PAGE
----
Pistol Shrimp: The Snapping Shrimp that Packs a Deadly Punch

Pistol Shrimp: The Snapping Shrimp that Packs a Deadly Punch

yvonne.mcarthur
yvonne.mcarthur
Scribol Staff
Environment

Pistol ShrimpPhoto: divemasterking2000

Submarines during WWII discovered they couldn’t detect enemy ships. Something was interfering with their sonar. The cause? A 2 inch long shrimp with an oversized claw.

Pistol shrimp have one normal claw, and one claw that is about half the size of their bodies. The claw stays open until a muscle causes it to snap closed, ejecting a powerful jet of water traveling at an incredible 60mph. The snapping sound itself reaches 218 decibels – your eardrum ruptures at a mere 150.

A bubble forms in the low pressure area behind the stream of water, which is called a cavitation bubble. As the bubble implodes, it produces a flash of light and the interior temperature reaches over 5,000 degrees Kelvin – that’s close to the surface temperature of the sun!

Pistol Shrimp in the handPhoto: Debby Ng, Hantu Blogger

The resulting shock wave easily stuns and kills small fish, crabs and other shrimp at close proximity, which the pistol shrimp drags into its burrow to feed on. Pistol shrimp also use the powerful snapping claw to communicate with other shrimp and to defend itself.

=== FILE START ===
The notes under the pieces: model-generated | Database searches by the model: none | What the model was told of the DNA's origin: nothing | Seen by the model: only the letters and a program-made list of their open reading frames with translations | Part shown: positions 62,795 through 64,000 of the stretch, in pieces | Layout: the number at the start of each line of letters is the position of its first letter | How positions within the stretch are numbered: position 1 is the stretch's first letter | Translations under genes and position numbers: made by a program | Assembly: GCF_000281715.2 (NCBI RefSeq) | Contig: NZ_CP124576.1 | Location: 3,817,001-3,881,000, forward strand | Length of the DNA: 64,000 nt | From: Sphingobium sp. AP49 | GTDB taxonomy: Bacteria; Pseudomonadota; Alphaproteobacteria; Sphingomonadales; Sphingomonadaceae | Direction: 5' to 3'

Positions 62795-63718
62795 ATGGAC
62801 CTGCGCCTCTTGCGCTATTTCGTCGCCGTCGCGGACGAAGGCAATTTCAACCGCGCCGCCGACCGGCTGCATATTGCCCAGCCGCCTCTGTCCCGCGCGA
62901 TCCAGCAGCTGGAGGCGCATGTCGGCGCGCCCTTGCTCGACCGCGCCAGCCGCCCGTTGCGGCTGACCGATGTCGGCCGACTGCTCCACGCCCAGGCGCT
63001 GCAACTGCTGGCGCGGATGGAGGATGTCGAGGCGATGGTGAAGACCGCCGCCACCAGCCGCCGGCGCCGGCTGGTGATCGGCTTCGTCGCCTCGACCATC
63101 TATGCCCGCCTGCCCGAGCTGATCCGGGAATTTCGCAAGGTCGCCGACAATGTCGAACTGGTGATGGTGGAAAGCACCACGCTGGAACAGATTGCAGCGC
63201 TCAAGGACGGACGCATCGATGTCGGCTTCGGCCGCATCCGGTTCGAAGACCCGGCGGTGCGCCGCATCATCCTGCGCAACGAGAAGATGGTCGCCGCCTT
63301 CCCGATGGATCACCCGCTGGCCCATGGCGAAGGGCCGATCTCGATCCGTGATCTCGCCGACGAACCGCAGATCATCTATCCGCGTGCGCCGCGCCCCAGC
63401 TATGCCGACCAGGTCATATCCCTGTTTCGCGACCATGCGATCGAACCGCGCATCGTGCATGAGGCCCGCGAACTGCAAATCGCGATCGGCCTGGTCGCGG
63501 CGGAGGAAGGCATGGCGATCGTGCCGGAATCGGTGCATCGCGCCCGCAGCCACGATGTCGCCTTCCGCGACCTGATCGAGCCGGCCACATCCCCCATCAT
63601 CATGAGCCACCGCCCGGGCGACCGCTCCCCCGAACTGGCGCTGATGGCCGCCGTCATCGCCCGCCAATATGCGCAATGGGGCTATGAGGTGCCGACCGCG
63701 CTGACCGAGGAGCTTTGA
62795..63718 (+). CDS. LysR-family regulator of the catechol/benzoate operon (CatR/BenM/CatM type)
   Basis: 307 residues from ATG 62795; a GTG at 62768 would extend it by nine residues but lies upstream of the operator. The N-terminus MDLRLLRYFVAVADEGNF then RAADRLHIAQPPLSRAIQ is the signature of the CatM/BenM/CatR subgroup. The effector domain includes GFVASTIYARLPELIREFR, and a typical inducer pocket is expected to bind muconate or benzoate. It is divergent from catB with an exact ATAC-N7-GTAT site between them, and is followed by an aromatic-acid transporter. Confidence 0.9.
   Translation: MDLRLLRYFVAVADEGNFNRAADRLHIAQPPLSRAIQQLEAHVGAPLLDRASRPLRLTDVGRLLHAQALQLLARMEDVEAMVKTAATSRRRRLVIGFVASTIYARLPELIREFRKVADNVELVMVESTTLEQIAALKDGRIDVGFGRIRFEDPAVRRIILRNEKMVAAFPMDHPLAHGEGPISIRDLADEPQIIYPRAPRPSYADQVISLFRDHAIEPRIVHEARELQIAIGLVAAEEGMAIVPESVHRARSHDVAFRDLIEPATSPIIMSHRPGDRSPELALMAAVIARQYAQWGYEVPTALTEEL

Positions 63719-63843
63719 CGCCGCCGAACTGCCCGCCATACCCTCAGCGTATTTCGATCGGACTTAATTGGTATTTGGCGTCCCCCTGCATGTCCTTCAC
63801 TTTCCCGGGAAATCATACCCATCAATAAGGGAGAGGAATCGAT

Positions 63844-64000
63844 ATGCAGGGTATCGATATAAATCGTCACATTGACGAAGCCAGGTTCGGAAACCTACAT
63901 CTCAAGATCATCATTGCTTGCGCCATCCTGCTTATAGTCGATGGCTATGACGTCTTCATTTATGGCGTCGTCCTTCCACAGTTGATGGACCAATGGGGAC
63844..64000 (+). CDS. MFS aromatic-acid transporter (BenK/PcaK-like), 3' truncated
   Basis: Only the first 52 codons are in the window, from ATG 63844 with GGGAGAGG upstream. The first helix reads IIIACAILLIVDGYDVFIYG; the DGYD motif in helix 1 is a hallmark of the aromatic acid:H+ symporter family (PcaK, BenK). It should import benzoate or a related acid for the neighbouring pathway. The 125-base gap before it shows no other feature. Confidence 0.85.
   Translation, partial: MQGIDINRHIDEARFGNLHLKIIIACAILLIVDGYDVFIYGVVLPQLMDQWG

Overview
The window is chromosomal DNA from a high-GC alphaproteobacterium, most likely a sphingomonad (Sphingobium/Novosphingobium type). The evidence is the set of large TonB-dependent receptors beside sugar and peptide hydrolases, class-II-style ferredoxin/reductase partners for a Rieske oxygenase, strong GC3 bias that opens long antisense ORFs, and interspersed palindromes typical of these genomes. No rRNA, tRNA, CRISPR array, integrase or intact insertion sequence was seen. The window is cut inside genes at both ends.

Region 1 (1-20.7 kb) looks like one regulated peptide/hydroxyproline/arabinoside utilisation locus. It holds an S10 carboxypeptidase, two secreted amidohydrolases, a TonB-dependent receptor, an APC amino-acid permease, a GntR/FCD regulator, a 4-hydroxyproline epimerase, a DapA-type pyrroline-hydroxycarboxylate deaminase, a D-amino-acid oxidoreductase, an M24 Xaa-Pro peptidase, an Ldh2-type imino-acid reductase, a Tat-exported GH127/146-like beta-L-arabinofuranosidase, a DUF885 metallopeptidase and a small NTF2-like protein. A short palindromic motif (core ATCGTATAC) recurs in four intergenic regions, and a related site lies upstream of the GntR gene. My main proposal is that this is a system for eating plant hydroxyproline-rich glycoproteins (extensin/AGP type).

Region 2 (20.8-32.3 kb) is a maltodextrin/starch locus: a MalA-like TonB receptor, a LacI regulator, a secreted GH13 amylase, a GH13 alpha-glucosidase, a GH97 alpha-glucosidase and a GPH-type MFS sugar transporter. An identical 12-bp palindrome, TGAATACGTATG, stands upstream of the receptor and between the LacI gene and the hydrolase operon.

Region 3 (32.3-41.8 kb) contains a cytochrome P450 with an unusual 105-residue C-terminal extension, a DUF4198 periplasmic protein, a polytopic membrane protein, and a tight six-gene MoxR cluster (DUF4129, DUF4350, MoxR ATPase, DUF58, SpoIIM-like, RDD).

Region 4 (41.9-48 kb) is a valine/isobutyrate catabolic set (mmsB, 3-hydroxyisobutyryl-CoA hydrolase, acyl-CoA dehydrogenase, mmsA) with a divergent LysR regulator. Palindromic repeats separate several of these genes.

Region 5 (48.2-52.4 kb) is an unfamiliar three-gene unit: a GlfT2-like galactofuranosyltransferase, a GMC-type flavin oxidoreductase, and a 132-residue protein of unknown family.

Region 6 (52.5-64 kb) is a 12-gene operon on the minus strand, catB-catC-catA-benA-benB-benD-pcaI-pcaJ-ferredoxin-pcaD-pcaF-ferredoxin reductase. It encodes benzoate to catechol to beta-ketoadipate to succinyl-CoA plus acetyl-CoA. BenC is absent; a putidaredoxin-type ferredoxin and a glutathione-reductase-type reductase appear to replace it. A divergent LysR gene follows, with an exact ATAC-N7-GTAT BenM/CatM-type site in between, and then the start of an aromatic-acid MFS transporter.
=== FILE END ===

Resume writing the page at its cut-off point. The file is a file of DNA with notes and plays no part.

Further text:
There are over 600 species of snapping shrimp (family Alpheidae) located all over the world. For the most part they are located in tropical to temperate water along sea coasts and shallow oceans. They burrow in coral and oyster reefs, as well as in seagrass meadows.

Goby Fish and pistol ShrimpPhoto: Andreas Marz

Some genera have a symbiotic relationship with goby fish. The goby’s have much better eyesight than the shrimp and are able to alert it to danger by flicking the shrimp with it’s tail. The pistol shrimp gets a watchman, and the goby gets a safe place to live and lay eggs.

One thing is for sure. The next time someone calls me a shrimp, I’ll take it as a compliment.

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